Snails secrete a mucous membrane that acts like a superglue, allowing them to adhere to rough surfaces like rocks.
Inspired by this aspect of snail biology, scientists at the University of Pennsylvania, Lehigh University and the Korea Institute of Science and Technology have created a glue-like material that is "inherently reversible" . In other words, it can easily be taken off.
Adhesives are everywhere – in everyday life and in industrial applications. Achieving both strong adherence and reversibility (or the ability to reverse membership) is a challenge. According to Anand Jagota, professor and founding chairman of the bioengineering department of Lehigh University, this is especially true for hydrogels containing 90% water.
He says that adhesives generally belong to one of two classes: strong but irreversible, like superglues, or reversible and reusable but weak.
The team managed to overcome these limitations. They reported their findings in an article published today in Proceedings of the National Academy of Sciences called "superglues intrinsically reversible via a shape adaptation inspired by the snail epiphragm".
"We describe a reversible adhesive-based hydrogel adhesive by combining the advantages of liquid and dry adhesives into a single material," says Jagota.
The team reports that, once hydrated, the softened gel that they created fits in a manner consistent with the target's surface by low energy deformation, which is then blocked during the drying of the target. similar way to the action of the epiphragm of snails. An epiphragm is a temporary structure created by snails and molluscs. Made of dried mucus, it retains moisture during periods of inactivity and allows snails to adhere to surfaces, like rocks.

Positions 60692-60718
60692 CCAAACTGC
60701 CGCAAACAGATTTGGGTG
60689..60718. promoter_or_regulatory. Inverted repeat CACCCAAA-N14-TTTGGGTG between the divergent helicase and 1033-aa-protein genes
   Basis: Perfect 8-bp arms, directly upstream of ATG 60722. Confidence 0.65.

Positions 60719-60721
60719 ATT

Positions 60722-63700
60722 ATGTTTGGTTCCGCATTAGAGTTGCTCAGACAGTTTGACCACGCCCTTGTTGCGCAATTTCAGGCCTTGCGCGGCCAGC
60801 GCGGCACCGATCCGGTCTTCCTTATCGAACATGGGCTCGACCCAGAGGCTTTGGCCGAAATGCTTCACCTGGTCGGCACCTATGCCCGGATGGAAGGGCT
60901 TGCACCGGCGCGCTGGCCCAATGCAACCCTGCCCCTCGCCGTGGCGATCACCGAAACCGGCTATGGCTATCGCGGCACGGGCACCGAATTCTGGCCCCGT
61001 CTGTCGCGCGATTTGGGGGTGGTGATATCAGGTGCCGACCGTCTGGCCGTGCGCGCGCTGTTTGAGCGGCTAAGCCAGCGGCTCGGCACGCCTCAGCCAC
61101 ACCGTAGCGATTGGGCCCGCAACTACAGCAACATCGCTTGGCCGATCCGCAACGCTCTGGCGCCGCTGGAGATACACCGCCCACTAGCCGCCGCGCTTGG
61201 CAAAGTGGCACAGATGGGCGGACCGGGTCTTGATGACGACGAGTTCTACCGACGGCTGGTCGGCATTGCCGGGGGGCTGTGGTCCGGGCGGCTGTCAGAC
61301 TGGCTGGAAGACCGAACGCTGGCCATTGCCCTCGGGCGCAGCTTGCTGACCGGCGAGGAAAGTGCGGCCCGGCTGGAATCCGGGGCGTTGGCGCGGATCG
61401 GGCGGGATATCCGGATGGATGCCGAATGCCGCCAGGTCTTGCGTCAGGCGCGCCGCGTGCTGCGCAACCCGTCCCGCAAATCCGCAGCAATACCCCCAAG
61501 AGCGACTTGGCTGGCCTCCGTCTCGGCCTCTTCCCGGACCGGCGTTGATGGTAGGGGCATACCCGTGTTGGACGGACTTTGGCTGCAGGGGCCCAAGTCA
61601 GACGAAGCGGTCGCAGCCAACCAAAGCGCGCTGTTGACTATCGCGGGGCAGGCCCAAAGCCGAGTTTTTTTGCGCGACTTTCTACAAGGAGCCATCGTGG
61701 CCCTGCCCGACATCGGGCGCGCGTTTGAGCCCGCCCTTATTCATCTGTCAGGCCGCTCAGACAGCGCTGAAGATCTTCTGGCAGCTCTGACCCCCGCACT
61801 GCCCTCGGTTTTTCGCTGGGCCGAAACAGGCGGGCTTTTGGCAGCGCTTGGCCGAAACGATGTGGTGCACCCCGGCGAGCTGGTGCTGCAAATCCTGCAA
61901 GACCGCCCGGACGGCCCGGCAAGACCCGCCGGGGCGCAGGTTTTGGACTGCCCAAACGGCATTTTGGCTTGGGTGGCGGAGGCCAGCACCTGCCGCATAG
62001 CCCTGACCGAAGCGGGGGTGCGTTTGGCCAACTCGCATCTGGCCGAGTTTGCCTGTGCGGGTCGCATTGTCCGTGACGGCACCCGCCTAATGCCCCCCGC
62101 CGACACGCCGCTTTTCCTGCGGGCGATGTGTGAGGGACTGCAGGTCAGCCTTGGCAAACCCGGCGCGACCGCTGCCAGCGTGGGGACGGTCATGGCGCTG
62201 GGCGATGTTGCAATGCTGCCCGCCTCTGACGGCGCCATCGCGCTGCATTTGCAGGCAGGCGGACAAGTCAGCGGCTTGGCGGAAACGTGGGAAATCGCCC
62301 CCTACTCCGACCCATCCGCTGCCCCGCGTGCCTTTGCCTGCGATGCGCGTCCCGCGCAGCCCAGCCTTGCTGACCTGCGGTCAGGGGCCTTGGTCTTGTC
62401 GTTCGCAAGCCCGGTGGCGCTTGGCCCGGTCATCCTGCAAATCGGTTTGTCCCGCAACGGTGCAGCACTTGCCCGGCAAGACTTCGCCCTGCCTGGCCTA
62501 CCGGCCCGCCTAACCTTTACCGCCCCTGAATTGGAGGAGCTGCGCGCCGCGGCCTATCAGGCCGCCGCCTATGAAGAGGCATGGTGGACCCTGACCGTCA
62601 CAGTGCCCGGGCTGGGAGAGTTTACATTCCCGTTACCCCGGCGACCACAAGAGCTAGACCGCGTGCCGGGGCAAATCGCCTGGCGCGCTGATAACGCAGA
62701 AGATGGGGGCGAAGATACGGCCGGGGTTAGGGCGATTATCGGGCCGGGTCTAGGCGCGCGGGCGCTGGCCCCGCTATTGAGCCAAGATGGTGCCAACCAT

Scientists have shown that a super strong reversible adhesion can be obtained from an unstructured material when the shape matching criterion is fulfilled, with minimal residual strain energy stored in the system. According to the researchers, the new material can be applied to flat or rough target surfaces.
"We demonstrate that, in this system, the strength of adhesion is based on the intrinsic properties of the material, particularly near the surface, and not on a structure close to the surface, which allows for reversibility and setting. on the scale for practical applications, "says Shu Yang, professor of materials science. and engineering and chemical and biomolecular engineering at the University of Pennsylvania and lead author.
A revolutionary new adhesive that works under water
Hyesung Cho el al., "Intrinsically reversible superglues via a shape adaptation inspired by the snail epiphragm" PNAS (2019). www.pnas.org/cgi/doi/10.1073/pnas.1818534116
Scientists discover a reversible super-glue inspired by snail mucus (June 17, 2019)
recovered on June 17, 2019
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